The Roll Call

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Elizabeth Thompson, Lady Butler, Calling the Roll After An Engagement, Crimea (1874; Royal Collection)

Calling the Roll After An Engagement, Crimea, better known as The Roll Call, is an 1874 oil-on-canvas painting by Elizabeth Thompson, Lady Butler. It became one of the most celebrated British paintings of the 19th century, but later fell out of critical favour[citation needed].

The painting depicts a roll call of soldiers from the Grenadier Guards during the Crimean War. It was taken to depict an occasion following the Battle of Inkerman in 1854, but was intended to show a more generic scene from the war. An irregular line of private soldiers stand in the snow wearing their greatcoats and bearskins, many clearly exhausted or wounded. One of the privates has slumped forward onto the icy ground. An officer on horseback watches while a sergeant marks his muster roll.

The painting has a highly finished surface, reflecting Thompson's academic training, but she eschewed the traditional pyramidal composition of history paintings focusing on one prominent individual, such as Benjamin West's The Death of General Wolfe or John Singleton Copley's The Death of Major Pierson, in favour of a more democratic linear arrangement, emphasising the common soldier. The coldness of the winter is evoked by the dominant tones of black, grey, white and brown, contrasting with small splashes of red from coatees and flags. It measures 93.3 × 183.5 centimetres (36.7 × 72.2 in).


After having read parts of Alexander William Kinglake's Invasion of the Crimea, Thompson painted studies of Crimean veterans in 1873 before working on the larger painting. Thompson—then 26 years old and almost unknown—submitted the painting to the Royal Academy for exhibition at the Royal Academy summer exhibition in 1874. The work was received very favourably: the selection committee applauded when it was unveiled and Butler received a standing ovation from fellow artists on varnishing day.[1] The painting became very popular when it went on show at eye level in the prestigious Gallery Two; Butler wrote that she awoke and "found myself famous".[1] A policeman was detailed to stand by a railing to keep the crowds back (only the third time this step had been necessary, after David Wilkie's The Chelsea Pensioners reading the Waterloo Dispatch in 1822 and William Powell Frith's The Derby Day in 1858). Butler's painting was also singled out by Prince Albert in his speech at the Academy Banquet.[1]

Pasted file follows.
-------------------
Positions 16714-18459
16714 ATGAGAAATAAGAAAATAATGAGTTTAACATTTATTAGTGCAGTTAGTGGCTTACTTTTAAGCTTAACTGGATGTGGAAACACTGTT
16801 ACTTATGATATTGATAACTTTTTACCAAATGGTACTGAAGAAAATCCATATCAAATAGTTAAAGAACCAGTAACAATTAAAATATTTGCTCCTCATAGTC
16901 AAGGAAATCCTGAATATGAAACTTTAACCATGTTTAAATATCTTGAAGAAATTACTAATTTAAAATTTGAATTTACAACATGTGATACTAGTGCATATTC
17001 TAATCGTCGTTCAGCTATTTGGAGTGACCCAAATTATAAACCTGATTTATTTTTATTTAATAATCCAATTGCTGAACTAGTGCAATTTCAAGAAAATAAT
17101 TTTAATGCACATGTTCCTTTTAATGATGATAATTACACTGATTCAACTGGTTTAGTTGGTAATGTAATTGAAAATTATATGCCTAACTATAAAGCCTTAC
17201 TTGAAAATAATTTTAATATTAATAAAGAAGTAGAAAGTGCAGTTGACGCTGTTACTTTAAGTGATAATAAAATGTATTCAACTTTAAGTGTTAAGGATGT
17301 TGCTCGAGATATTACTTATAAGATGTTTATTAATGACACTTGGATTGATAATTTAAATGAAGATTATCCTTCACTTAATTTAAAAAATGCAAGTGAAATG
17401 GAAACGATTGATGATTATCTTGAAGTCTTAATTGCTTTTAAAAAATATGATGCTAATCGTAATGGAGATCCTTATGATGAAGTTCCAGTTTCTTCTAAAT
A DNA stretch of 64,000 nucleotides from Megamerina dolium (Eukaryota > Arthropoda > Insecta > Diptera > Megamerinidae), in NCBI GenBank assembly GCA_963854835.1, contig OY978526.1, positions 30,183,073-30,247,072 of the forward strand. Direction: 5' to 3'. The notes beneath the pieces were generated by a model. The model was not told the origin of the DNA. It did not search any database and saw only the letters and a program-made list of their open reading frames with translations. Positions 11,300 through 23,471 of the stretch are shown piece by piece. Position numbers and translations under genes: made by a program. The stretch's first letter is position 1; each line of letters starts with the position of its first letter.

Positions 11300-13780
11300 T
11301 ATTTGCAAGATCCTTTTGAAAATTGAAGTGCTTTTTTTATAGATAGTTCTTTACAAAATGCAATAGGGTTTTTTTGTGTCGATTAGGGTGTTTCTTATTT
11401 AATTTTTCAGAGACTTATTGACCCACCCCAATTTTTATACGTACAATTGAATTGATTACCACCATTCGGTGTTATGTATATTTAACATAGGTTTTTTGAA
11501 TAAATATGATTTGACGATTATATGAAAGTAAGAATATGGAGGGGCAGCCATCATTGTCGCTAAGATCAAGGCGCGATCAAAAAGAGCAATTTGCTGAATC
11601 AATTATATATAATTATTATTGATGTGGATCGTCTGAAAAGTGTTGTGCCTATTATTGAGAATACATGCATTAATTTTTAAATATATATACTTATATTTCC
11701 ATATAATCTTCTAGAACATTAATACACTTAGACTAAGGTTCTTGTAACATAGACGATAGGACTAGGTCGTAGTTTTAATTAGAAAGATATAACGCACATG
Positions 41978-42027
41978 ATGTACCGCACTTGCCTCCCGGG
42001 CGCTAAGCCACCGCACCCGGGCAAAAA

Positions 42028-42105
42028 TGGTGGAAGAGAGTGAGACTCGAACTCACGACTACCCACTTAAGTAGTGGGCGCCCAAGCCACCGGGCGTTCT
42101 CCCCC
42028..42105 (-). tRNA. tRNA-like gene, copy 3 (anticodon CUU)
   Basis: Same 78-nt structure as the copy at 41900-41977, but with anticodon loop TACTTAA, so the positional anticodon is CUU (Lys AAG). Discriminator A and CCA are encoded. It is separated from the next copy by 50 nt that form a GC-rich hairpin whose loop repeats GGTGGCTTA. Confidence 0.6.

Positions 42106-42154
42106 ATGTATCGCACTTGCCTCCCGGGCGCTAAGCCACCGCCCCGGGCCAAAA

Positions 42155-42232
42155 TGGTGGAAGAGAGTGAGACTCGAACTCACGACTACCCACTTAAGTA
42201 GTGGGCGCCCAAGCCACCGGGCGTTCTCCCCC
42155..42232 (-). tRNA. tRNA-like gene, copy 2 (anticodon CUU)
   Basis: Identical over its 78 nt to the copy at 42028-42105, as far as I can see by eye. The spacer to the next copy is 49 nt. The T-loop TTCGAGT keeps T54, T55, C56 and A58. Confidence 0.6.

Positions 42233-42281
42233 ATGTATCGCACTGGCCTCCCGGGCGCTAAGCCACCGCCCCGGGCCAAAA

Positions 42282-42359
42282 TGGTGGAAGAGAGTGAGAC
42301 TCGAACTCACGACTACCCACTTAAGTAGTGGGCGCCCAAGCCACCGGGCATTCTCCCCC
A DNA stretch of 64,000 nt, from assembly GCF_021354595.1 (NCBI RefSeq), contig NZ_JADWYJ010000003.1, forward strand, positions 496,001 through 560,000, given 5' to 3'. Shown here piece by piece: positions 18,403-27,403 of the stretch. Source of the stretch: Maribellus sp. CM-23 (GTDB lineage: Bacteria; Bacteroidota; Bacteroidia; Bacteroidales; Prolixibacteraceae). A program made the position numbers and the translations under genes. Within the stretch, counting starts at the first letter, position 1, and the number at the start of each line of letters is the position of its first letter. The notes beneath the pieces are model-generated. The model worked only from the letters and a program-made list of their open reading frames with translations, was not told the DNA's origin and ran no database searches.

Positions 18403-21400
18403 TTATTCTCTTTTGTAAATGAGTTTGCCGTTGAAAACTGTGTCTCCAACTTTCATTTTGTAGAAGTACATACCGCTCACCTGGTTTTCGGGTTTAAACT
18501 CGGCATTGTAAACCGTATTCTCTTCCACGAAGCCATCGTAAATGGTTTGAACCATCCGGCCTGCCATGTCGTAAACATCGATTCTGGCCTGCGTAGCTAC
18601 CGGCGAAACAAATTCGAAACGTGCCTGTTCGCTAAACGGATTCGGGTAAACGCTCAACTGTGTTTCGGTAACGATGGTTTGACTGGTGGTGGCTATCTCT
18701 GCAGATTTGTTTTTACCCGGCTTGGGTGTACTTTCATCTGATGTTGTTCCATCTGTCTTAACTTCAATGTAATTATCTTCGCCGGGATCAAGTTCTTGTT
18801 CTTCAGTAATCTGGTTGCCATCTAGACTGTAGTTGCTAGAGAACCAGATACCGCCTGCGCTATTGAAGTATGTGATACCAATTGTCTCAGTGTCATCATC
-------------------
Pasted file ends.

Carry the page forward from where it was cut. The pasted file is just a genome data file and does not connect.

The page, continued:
The painting toured the country, attracting large crowds. Artist William Holman Hunt noted in his book Pre-Raphaelitism that "it touched the nation's heart as few pictures have ever done".

The work had been commissioned for £100 by Charles Galloway, a Manchester industrialist. However, Queen Victoria insisted that she should buy it, and the work remains in the Royal Collection.

Lady Butler developed a reputation for her military pictures after the favourable reception of this painting. It was followed by a series of military paintings, Quatre Bras in 1875, and then two more Crimean paintings, Balaclava and Inkermann, exhibited at the Fine Art Society in 1876 and 1877. These were followed in 1879 by Remnants of an Army and in 1881 her most famous work, Scotland Forever!.

In 1879, Butler came within two votes of becoming the first woman to be elected as an Associate Member of the Royal Academy (apart from two founder Members, Mary Moser and Angelica Kauffman; ultimately, the first female Associate Member was Annie Swynnerton, elected in 1922, and the first full Member was Laura Knight in 1936).

In popular culture[edit]

The painting is the subject of the first episode of Malcolm Gladwell's 2016 podcast, Revisionist History, in an episode entitled "The Lady Vanishes".


  1. ^ a b c The Great Spectactle: 250 Years of the Summer Exhibition. Royal Academy of Arts. 2018. p. 105. ISBN 978-1-910350-70-6.